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Samizdata, derived from Samizdat /n. - a system of clandestine publication of banned literature in the USSR [Russ.,= self-publishing house]

UBI is a political cancer, and will kill us if it is not extirpated

My topic today is Universal Basic Income, a.k.a. UBI, which I regard as nothing less than a cancer of the mind, and which I fear may soon become a cancer on society. The origin of this metastatic neoplasm was supposedly innocent intellectual woolgathering by libertarian economists, but it may yet end far less innocently.

Most libertarians understand that it is insufficient to have good intentions for a proposed policy, as good intent does not imply good results. In the end, all policies are implemented not in a utopia inhabited by angels, but rather in a society composed of self-interested humans. Laws are administered not by divine spirits but by politicians and bureaucrats who are themselves self-interested, and who possess all the foibles of the flesh.

Advocates always say social engineering would work if ‘done right’, but the possibility of ‘doing it right’ is zero in the real world. Public choice economics is no more avoidable than physics; you can no more handwave it away than you can handwave away the second law of thermodynamics.

In some theoretical sense, of course, physics seems more rigid than the rules of human behaviour, because individual humans can to some extent choose how to behave, but in practice, once you have huge masses of people involved, the law of large numbers takes over, and the force of their natural behaviour is only slightly less inexorable than gravitation. One needs to remind oneself of that early and often when thinking about proposed political policies, even in an academic context.

In spite of this principle being well understood by libertarians, the notion of UBI has taken root in parts of our community, and it has now even spread into the wider society, having infected the minds of many intellectuals on the left and right.

For those that are not familiar with the term, UBI (Universal Basic Income) means, roughly, “the government should guarantee everyone some minimum level of income whether they work or not”.

The notion began simply enough. Some economists observed that there are a myriad of intersecting government programs for the poor (in many countries, dozens) which distort behaviour in horrible ways and which cost a fortune in overhead to administer. This is where the problem of UBI begins, in the hubris of the armchair philosopher. “What if”, these economists asked, “we can’t get rid of the dole entirely (even though that would be better) but we could at least make it efficient by replacing the entire morass with a single program, say a negative income tax?”

Trained to explore ideas (no matter how bad) for a living, said academic economists then vigourosly explored this impossible hypothetical world in which they could not get rid of the dole but could somehow get politicians to perfectly implement their hypothetical improved alternative, and proceeded to write lots of papers about it.

Again, this academic musing was already a utopian impossibility, for in the real world, there are interests that would act to block the elimination of existing welfare schemes and insist that the new scheme be added to the current ones rather than replacing them. This sort of thing is routine, of course; originally, VAT schemes were thought of by academic economists as a less distorting replacement for income taxes but ended up added in addition.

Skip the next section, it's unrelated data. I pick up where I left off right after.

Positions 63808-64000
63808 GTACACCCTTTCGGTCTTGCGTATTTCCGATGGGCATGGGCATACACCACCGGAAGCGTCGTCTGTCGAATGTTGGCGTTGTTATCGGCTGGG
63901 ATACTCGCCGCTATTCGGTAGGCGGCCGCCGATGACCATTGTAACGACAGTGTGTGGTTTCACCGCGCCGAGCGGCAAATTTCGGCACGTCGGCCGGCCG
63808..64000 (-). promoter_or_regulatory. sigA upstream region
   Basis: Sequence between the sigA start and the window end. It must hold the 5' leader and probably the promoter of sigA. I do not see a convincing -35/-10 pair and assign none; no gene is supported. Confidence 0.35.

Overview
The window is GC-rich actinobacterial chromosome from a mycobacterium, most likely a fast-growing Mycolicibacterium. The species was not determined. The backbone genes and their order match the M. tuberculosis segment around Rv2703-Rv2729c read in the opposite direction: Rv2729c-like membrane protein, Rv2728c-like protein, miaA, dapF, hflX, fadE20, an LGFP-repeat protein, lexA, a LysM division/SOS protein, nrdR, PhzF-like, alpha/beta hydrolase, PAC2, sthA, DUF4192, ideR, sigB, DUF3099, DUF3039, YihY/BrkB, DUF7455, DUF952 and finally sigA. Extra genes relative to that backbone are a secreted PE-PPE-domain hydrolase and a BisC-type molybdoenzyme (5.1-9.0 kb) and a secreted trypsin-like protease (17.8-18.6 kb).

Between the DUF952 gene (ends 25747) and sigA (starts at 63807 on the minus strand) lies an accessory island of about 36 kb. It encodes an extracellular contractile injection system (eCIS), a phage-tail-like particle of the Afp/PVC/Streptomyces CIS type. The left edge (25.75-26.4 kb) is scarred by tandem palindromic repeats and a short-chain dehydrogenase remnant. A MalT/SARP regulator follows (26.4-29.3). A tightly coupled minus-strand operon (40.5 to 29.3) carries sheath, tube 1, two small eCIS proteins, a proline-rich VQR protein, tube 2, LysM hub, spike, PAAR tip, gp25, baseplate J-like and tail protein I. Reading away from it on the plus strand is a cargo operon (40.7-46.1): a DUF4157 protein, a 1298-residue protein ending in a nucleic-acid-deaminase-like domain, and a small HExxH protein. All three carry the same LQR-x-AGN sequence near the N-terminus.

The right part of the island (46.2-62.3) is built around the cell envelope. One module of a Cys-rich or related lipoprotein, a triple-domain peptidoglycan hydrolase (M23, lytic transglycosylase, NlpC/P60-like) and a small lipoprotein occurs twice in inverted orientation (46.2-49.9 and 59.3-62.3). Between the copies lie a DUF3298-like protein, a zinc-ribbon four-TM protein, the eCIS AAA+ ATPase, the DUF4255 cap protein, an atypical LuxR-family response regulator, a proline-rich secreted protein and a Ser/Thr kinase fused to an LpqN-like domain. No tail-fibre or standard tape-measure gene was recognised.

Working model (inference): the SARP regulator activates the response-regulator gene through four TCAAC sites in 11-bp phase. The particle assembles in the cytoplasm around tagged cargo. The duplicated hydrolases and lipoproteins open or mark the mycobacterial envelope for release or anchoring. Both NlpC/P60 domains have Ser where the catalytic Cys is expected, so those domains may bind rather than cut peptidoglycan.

The interest groups arrayed against replacement of existing welfare schemes range from the bureaucrats whose job it is to administer said schemes (and who for whom ‘efficiency’ means unemployment), to the vast range of contractors employed in providing benefits of one sort or another, to the politicians who get votes and power in exchange for largesse paid for with other people’s money, to the current recipients of existing benefit schemes who will correctly reason that the notion behind ‘efficiency’ is not to increase their benefits. There’s no advantage in replacement for any member of the existing system, and thus, it was a non-starter to begin with.

This did not, however, prevent many people from falling in love with the idea, as wouldn’t-it-be-ever-so-elegant-if-it-could-happen so often trumps this-is-reality in the minds of those saying ‘what if’ over a pint or seven late in the evening at the pub next to the economics department offices.

Oh, and of course, a form of the negative income tax was created in the United States under the name of the ‘earned income tax credit’; as might have been predicted in advance, it was added to existing welfare programs rather than in any way replacing them.

From this simple yet benighted beginning as a completely unrealistic thought experiment, the idea of UBI gained traction and then, as most cancers do, developed a mutant and even more virulent cell line, one that allowed it to spread and grow in the minds not only of leftists (who are already inclined towards redistribution of all sorts) but those on the right who are inclined to view ordinary people as useless.

We are now informed that UBI is a solution to a different problem as well. We are informed, in not-so-hushed tones, that the rise of new technologies like Artificial Intelligence will soon automate away most jobs, resulting in a vast class of people who will be unemployable in any trade whatsoever, which will consequently lead to mass unemployment, and that said permanently unemployable people will starve to death if we don’t find ways to provide them with income.

We are told we thus must guarantee a minimum income for all, without regard to whether they are capable of earning a living on their own, or we’ll have riots on our hands once AI based systems become ubiquitous. They claim that we should, nay, must, promise everyone some minimal subsistence income, whether they work or not. This will provide the masses with the ability to survive, and thus society will be preserved.